Wednesday, December 29, 2010

Marina DelVecchio Reviews Shiva's Arms

What Cheryl Snell does with Shiva’s Arms is quite captivating and inspirational. This is more than a book about the forced marriage of two estranged cultures, each one forced to coexist with the other despite their differences in customs and belief systems. It is about love and acceptance; it is about the need to belong and feel part of something that is bigger than you. It is the hunger that drives us to be seen and understood by those that share our paths in life. This is the narrative thread that embroiders itself around the story line of this book. Amma Shiva is a small and forceful Indian woman who holds on to her family and traditions with severity, with pride, and loyalty. Alice is a softer version of her — but just as fierce to defend her home, her love for Ramesh and their son, Sam. There is an intensely emotional mother-daughter narrative at play in Shiva‘s Arms, in which mother and daughter need to see one another not just as “mother” and “daughter,” but as women — two separate and independent entities sharing the same goal — the fulfillment of one’s son and the happiness of the other’s husband. There is absolute calm and redemption when each one succeeds in the mutual acceptance they both secretly seek. Because of the impassioned loyalty that resides within, each woman is able to push through the muck and mire of difference and possessiveness that governs their relationship to discover a braver, more forgiving and accepting version of herself. It is definitely highly recommended for your list of 2011 reading — the kind that lulls you towards self-enlightenment and acceptance. And if you have an affinity for Indian dishes, the back pages of the book are filled with delicacies discussed within the story line. Good reading, everyone!

Thursday, December 2, 2010

Sheila Deeth Reviews Rescuing Ranu

“How can we tell whether a bird is being chased or leading?” asks Nela, trying to analyze the motion she sees in the sky. Author Cheryl Snell leads her readers to view the world through different eyes in this intricate novel, Rescuing Ranu, and her story is a delight to follow.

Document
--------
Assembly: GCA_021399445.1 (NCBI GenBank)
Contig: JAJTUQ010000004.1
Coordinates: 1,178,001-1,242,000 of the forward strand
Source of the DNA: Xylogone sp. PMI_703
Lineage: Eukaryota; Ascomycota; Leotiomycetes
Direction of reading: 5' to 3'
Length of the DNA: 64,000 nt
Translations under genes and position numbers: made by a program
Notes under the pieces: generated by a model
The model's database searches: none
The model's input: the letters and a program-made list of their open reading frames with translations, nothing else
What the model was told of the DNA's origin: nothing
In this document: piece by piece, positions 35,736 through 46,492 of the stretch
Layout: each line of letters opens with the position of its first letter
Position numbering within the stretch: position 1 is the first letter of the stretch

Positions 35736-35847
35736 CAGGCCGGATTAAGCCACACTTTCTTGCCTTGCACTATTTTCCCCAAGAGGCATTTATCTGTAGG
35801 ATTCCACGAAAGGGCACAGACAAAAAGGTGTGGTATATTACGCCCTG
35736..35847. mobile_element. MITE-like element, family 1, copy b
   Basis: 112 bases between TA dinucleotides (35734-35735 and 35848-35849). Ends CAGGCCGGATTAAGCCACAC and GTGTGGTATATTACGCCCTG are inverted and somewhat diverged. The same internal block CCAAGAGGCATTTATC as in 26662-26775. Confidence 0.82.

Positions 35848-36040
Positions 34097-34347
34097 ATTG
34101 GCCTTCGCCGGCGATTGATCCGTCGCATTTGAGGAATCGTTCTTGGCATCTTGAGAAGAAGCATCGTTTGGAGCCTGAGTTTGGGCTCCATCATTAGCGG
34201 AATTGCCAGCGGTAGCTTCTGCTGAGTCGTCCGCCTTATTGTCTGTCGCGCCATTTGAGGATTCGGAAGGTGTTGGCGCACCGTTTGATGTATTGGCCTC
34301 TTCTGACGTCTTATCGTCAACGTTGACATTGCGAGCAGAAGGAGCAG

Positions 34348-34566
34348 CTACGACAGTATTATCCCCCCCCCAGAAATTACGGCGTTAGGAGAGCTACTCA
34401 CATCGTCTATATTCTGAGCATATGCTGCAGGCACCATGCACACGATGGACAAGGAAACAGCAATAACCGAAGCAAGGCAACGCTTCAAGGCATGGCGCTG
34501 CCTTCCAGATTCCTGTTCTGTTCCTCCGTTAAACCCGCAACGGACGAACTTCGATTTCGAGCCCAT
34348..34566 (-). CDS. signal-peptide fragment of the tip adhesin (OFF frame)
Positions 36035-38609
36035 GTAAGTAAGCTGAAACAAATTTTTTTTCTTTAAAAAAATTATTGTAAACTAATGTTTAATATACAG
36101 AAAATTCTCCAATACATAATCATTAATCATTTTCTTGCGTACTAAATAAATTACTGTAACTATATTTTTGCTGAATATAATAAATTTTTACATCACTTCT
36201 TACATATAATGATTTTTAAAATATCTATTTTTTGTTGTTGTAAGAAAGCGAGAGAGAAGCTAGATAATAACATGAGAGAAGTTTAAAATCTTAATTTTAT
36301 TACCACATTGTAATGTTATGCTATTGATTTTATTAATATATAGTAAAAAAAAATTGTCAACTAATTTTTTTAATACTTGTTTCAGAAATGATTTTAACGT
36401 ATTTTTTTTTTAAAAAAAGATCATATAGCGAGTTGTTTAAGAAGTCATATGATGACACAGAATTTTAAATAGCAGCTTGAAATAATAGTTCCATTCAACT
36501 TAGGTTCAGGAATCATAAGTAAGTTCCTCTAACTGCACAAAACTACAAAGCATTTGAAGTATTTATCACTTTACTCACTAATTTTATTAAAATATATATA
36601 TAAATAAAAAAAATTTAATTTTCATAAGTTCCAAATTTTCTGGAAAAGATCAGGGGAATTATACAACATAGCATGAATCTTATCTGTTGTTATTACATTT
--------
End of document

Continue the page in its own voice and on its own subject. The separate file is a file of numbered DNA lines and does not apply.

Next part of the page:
Flying home from India, Nela sits next to a westerner on the plane and muses on math and the importance of seeing someone’s eyes. Sitting together in a car, two mathematicians smile, “You iterate and I converge.” Mathematician that I am, I’m hooked. But lyrical descriptions of Indian tradition are equally enticing, and pages pass in a fire-fly dance of otherness, belonging and story.
The author conveys the passion of mathematical mystery just as beautifully as that of love, and opens the worlds of university, India and mathematics to delightful scrutiny. But Jackson and Nela don’t just come from different geographical places. The mystery of family ties and separation fuel their relationship too, and Nela’s relationships with her future, job and students.
Particularly impressive is the author’s ability to include Indian words and concepts without need for obvious explanation. Images flow naturally and vividly with powerful emotions. The scene shifts; one leads, one follows, and in India little Ranu flits, sometimes young, sometimes old, on a path that skirts disaster. Perhaps love plots the turning shape of the graph.
In the end, a story that starts on one part of a circle ends on another, but the circle’s the same, unbroken despite the distance it lies across. Nela completes her best work, and hope and story survive. Lyrical in scope, in symbolism, and in plot, Rescuing Ranu is like making sense of mystery without all the answers; a novel that feels balanced, right and new, with a delightful sense of the old.